Food safety experts from the World Health Organisation (WHO) are meeting in Geneva this week to investigate recent reports that potato chips, French fries and other carbohydrate-rich foods contain a cancer-causing substance.
In May 2002, the Swedish National Food Authority published the first-ever report that acrylamide, a known carcinogen in animals, is present in high levels in some starch-based foods cooked at high temperatures. Since then, the United Kingdom and Norwegian national food agencies have also published similar findings.
"The limited data available at this moment does not, however, present us with a full picture, either of the formation of acrylamide in food or of the consequences to human health," said the WHO in a recent statement.
Behind closed doors, the 27 experts will examine the state of the evidence, what can be said with a degree of surety and what information is lacking, and will eventually make recommendations both to consumers and to researchers in the area.
Stockholm University researchers found that an ordinary bag of potato chipsmay contain up to 500 times more acrylamide than the maximum concentrationthe WHO allows in drinking water.
Dr Jorgen Schlundt, co-ordinator for theWHO's food safety programme, told a news briefing: "This is potentially a veryimportant area in relation to some of the things that cause cancer in food."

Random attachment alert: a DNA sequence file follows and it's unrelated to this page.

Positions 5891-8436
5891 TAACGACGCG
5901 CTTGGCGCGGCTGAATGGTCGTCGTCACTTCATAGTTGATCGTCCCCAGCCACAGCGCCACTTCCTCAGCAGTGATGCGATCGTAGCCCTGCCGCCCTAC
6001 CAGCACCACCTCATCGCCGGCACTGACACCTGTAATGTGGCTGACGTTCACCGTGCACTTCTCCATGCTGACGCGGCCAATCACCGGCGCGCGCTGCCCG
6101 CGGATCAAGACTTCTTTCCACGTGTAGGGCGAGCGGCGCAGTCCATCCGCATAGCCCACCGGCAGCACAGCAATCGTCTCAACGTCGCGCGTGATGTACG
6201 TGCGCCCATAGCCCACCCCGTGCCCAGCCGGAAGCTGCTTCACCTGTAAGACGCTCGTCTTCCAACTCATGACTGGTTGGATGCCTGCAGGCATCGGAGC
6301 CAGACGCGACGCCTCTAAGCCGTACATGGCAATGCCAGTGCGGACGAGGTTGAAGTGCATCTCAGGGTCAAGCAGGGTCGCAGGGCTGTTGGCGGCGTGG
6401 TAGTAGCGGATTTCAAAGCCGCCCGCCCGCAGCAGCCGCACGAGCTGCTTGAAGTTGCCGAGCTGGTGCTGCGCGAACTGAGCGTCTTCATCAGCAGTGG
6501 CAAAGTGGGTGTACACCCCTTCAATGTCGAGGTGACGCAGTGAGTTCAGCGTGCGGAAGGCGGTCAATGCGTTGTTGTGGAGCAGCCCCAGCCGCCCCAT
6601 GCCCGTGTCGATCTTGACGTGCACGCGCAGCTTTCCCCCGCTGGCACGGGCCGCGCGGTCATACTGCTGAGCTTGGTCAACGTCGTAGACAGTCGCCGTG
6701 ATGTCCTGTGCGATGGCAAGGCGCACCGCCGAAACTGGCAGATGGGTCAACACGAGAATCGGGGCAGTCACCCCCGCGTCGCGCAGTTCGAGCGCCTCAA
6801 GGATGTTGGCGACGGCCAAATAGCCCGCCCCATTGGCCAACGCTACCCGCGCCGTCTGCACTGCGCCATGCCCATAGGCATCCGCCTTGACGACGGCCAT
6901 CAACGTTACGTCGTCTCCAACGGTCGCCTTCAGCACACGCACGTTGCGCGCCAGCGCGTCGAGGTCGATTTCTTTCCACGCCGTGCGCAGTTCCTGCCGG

Schlundt added that suspect foods emerging from the studies were those containing a lot ofstarch which are treated at relatively high temperatures, above 356 degreesFahrenheit.
The cancers caused in animals include those ofthe digestive tract as well as mammary and testicular glands, he added.
Further details about the WHO discussions will be released on 27 June 2002.
When the Swedish study was published in May the findings surprised government authorities, consumer associations and the public alike. The bureaucratic wheels of the WHO generally turn at a much slower pace, and so, it is a fair to say that the rapidly assembled group of global experts for the WHO consultation must reflect the seriousness of the Swedish study.